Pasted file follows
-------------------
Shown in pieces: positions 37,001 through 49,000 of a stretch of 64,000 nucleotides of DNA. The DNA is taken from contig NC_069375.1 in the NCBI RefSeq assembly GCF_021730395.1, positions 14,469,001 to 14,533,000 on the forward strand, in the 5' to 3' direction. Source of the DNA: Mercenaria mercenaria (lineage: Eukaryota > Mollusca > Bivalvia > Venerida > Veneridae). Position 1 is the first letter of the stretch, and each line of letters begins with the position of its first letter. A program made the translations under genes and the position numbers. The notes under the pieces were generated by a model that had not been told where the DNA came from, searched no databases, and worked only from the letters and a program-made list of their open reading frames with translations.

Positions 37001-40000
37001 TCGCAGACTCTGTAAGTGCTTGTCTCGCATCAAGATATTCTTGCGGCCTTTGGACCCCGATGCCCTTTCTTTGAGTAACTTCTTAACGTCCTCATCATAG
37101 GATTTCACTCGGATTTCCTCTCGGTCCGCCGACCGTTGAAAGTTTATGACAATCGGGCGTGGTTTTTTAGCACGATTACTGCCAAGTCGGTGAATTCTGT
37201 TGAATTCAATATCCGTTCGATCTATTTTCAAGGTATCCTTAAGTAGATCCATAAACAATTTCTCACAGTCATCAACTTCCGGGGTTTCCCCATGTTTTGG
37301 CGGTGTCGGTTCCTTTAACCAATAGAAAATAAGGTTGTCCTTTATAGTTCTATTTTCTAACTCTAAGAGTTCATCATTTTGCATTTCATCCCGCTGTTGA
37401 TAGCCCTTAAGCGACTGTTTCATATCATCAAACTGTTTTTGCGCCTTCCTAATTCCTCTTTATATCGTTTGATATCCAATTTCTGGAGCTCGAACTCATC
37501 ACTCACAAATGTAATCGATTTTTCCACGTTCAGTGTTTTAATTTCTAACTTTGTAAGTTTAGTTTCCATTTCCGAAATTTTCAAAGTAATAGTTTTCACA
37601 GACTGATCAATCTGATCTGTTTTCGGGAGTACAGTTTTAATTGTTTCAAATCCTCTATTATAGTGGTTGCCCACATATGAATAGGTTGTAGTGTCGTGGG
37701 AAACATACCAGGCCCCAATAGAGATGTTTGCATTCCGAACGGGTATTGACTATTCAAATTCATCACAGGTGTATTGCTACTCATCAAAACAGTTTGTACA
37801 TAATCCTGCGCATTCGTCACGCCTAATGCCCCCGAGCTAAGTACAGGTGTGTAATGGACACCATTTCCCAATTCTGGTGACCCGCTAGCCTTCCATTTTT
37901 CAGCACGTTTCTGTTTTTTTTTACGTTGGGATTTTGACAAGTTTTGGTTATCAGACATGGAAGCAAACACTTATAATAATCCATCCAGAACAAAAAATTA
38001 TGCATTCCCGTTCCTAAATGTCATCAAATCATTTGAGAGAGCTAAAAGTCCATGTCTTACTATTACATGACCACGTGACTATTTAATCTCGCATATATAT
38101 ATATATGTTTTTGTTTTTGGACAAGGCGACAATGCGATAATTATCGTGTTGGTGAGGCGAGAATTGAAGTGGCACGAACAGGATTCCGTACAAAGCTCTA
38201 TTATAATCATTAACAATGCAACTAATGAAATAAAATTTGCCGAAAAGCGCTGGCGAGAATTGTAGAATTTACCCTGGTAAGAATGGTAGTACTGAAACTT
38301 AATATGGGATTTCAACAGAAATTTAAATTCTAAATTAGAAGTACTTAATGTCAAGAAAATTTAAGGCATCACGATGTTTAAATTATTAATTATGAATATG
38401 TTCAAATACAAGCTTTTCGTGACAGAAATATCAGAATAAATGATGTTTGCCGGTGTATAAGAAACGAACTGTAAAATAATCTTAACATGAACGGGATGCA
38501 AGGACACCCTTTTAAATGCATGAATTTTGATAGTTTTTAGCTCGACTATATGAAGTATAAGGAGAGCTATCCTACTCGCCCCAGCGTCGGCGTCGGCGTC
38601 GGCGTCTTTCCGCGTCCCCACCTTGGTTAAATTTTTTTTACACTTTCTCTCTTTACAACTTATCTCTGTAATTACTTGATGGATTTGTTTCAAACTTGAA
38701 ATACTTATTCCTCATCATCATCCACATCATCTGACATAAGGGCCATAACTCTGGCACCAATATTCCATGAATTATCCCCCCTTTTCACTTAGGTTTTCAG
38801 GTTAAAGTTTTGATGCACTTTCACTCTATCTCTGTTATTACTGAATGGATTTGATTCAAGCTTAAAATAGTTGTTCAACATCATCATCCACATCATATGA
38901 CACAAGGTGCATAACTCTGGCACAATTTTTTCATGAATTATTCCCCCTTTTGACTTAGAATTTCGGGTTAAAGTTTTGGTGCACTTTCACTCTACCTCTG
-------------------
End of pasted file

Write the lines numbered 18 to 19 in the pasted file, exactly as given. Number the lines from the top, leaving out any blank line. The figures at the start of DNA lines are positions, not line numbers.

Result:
38501 AGGACACCCTTTTAAATGCATGAATTTTGATAGTTTTTAGCTCGACTATATGAAGTATAAGGAGAGCTATCCTACTCGCCCCAGCGTCGGCGTCGGCGTC
38601 GGCGTCTTTCCGCGTCCCCACCTTGGTTAAATTTTTTTTACACTTTCTCTCTTTACAACTTATCTCTGTAATTACTTGATGGATTTGTTTCAAACTTGAA